US Govt releases new report on human rights situation in Indonesia in 2022

Executive Summary

Indonesia is a multiparty democracy. In 2019 Joko Widodo (popularly known as Jokowi) won a second five-year term as president. Voters also elected new members of the House of Representatives and the Regional Representative Council, as well as provincial and local legislatures. Domestic and international observers deemed the elections to be free and fair.

The Indonesian National Police is responsible for internal security and reports directly to the president. The Indonesian National Armed Forces, which also report directly to the president, are responsible for external defence and combatting separatism, and in certain conditions may provide operational support to police, such as for counterterrorism operations, maintaining public order, and addressing communal conflicts. Civilian authorities maintained control over security forces. There were reports that members of the security forces committed abuses.

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Significant human rights issues included credible reports of: unlawful or arbitrary killings by government security forces; torture by police; harsh and life-threatening prison conditions; arbitrary arrest or detention; political prisoners; serious problems with the independence of the judiciary; serious abuses in the conflict in Papua, Central Papua, Highland Papua, South Papua, and West Papua Provinces (the Papua region), including unlawful civilian deaths or harm, torture, and physical abuses; serious restrictions on free expression and media, including unjustified arrests or prosecutions of journalists, censorship, and the use of criminal libel laws; serious restrictions on internet freedom; substantial interference with the freedom of peaceful assembly and freedom of association; serious government corruption; lack of investigation of and accountability for gender-based violence; the practice of female genital mutilation/cutting; crimes involving violence or threats of violence targeting members of racial, ethnic, and religious minority groups; crimes involving violence or threats of violence against lesbian, gay, bisexual, transgender, queer, or intersex persons; and laws in Aceh Province criminalizing consensual same-sex sexual conduct between adults.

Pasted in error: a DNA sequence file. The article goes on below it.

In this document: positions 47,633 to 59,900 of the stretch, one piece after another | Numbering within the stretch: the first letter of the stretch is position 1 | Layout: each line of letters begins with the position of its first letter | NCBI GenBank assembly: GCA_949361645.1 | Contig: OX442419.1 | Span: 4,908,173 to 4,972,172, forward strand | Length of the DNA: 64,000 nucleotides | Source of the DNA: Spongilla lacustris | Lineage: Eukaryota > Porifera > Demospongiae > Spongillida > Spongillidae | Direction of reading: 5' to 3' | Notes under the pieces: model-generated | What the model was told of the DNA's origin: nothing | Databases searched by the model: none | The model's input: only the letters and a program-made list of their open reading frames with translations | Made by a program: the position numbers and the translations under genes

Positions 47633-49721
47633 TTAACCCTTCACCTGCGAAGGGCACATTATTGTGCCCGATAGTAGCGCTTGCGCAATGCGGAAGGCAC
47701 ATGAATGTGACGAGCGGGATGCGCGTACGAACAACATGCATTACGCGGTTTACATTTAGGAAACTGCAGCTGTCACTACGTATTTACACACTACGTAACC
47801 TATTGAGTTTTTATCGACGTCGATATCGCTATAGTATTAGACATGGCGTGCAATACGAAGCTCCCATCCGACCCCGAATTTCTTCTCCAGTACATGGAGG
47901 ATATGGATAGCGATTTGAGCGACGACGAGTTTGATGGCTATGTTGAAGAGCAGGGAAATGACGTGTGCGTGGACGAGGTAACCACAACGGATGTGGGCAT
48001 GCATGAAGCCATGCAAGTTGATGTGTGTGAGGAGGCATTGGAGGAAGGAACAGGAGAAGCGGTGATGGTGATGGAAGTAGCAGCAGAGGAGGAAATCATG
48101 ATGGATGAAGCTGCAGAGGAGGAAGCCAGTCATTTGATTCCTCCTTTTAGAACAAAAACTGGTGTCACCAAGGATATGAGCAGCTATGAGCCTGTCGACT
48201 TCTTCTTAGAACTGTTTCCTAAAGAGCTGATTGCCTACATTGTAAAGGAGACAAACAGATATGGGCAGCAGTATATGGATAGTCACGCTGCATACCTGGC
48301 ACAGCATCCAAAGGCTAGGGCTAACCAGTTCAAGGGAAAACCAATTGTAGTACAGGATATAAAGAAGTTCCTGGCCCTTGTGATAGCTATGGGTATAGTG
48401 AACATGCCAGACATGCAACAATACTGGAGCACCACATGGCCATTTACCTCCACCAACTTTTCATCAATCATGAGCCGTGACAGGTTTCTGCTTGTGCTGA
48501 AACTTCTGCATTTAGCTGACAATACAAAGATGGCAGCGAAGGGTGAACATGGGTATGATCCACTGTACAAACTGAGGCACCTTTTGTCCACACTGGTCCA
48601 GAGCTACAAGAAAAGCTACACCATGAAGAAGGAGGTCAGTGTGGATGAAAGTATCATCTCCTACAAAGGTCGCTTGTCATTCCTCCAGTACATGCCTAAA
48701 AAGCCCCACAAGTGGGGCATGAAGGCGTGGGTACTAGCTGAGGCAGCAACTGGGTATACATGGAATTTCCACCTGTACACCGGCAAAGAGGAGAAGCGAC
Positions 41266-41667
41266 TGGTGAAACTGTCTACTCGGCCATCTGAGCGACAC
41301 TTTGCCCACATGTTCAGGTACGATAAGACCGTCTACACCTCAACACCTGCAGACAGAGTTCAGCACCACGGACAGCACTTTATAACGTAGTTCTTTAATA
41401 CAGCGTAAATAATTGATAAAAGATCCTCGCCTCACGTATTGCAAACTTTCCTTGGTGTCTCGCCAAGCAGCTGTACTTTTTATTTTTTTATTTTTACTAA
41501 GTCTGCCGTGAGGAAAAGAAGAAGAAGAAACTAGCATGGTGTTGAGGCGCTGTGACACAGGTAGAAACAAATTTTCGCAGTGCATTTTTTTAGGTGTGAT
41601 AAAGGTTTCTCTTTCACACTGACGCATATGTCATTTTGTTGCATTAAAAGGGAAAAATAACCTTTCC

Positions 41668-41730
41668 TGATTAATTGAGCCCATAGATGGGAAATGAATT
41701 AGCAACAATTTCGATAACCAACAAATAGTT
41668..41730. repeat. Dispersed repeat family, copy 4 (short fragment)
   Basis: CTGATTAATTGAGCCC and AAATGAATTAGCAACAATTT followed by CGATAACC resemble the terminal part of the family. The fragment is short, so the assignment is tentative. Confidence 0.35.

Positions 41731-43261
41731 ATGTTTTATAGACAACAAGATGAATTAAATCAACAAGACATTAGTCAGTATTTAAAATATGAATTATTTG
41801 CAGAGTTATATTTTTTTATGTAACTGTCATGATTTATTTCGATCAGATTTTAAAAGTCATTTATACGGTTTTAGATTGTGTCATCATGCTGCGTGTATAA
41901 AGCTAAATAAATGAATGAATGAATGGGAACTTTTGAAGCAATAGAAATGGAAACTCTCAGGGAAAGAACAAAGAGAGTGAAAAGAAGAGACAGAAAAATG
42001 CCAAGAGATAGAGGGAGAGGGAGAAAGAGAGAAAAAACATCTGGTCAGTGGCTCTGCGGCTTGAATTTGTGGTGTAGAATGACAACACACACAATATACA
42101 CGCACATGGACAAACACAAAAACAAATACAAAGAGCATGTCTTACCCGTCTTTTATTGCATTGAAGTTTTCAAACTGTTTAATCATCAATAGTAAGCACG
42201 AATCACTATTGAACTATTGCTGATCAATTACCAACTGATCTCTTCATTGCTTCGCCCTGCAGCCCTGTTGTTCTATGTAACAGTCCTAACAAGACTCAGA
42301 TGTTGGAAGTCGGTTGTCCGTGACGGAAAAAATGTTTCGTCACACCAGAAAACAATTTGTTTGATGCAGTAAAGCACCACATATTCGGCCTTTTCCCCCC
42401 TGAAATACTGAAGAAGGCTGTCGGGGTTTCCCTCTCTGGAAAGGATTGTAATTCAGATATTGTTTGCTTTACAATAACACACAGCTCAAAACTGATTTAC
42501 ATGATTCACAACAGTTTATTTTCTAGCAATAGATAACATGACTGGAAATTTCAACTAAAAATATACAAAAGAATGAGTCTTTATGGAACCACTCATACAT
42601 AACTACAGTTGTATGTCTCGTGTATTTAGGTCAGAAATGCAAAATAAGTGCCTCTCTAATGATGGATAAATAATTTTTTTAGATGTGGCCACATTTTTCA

While the government took steps to investigate and prosecute some officials who committed human rights abuses and engaged in corruption, impunity for historic and recent serious human rights abuses and corruption remained a significant concern.

Armed conflict between government forces and separatist groups continued in the Papua region. Numerous reports of abuses against civilians included unlawful or arbitrary killings, physical abuse, and destruction of property. The government investigated and persecuted some of these, but civil society reported impunity. The conflict caused the displacement of thousands of residents. Outside the Papua region, there were numerous reports of unknown actors using digital harassment and intimidation against human rights activists and academics who criticised government officials, discussed government corruption, or covered issues related to the conflict in the Papua region.

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